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The role of health care professionals in collaboration in primary health care.

Schepman, S., Bakker, D. de, Batenburg, R. The role of health care professionals in collaboration in primary health care. International Journal of Integrated Care: 2019, 19(496)
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Background
Research into the interventions of multidisciplinary collaboration within primary care often show limited effects on outcomes for patients. However, a feeling of urgency, involvement and perceived (dis-) advantages of professionals seem essential intermediates for success.
This paper focuses on the relatively unexplored relationship between those health care professionals' experiences and outcomes of multidisciplinary collaboration in primary care.

Methods
Longitudinal data was collected among professionals that were involved in 69 primary care collaboration projects. Professionals were asked to rate the feeling of urgency to collaborate, their involvement and the experienced (dis-)advantages at the beginning and end of the project (T1 and T2). Outcome variables are (1) quality of care changes, as perceived by professionals at T1 and T2, and (2) success of the project, as perceived by project leaders at (T2). To account for the hierarchical structure of the data a logistic multilevel analysis was used.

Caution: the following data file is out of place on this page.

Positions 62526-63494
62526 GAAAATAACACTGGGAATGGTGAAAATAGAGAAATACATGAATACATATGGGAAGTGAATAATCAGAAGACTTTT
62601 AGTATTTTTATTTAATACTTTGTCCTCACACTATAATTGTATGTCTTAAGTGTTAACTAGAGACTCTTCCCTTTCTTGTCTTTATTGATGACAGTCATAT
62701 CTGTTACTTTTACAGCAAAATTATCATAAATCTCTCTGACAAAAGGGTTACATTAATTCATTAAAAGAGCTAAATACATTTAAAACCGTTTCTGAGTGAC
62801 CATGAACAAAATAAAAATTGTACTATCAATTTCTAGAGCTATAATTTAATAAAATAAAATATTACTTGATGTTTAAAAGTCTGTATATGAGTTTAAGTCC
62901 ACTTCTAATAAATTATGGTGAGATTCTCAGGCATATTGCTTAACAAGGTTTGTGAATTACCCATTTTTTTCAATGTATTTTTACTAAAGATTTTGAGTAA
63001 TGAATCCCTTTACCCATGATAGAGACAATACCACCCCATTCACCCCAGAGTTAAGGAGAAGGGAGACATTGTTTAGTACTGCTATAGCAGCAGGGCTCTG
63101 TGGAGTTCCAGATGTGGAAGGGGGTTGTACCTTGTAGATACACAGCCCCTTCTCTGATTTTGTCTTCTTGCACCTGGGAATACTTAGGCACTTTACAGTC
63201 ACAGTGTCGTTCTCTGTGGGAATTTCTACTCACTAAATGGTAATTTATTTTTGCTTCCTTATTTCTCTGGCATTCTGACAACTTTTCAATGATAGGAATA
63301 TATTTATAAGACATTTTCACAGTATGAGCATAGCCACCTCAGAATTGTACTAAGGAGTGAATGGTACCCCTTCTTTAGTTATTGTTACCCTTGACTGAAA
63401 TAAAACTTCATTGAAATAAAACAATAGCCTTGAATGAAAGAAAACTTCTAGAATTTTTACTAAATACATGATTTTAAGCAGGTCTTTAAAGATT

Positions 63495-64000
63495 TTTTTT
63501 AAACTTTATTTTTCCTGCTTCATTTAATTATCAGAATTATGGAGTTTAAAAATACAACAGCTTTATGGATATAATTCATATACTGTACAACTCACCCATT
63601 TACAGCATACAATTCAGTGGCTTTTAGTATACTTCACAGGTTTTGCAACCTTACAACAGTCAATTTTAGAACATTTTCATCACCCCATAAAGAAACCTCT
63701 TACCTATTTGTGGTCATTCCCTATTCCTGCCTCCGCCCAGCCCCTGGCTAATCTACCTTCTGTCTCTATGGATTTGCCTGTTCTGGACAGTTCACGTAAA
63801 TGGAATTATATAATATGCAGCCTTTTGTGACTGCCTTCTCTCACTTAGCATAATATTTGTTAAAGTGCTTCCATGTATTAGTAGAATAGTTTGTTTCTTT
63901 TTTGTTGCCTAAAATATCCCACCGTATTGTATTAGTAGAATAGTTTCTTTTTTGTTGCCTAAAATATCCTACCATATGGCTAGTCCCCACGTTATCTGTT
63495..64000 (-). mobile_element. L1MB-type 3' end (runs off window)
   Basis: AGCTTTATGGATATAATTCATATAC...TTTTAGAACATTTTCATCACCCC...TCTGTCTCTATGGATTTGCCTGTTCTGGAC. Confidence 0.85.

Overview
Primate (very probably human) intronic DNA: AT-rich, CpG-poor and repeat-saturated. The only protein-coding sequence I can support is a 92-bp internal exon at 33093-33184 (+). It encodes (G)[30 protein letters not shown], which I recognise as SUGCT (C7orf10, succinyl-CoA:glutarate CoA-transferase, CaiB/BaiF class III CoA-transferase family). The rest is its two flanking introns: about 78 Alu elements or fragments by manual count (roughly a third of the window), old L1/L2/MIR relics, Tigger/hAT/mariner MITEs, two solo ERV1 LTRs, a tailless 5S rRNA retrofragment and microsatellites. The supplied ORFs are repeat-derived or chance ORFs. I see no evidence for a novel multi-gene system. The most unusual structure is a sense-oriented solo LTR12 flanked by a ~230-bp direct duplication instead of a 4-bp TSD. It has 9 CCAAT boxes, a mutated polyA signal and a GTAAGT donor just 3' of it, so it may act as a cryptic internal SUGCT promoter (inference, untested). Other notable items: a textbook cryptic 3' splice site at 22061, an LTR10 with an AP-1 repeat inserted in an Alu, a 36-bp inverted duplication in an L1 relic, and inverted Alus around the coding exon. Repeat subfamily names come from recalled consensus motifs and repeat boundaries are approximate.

Results
A higher perceived quality of care was reached when a feeling of urgency was felt and advantages in collaboration were seen by professionals at both T1 and T2. Perceived disadvantages of the collaboration at T1 resulted in a lower perceived quality of care according to professionals. However, these determinants appear not to be related to project success .

Discussion
While collaboration in primary care is often initiated by managers and policy makers, our study shows that the executing professionals are important in achieving quality of care. Professionals’ perceptions are therefore important for this aspect of collaboration projects.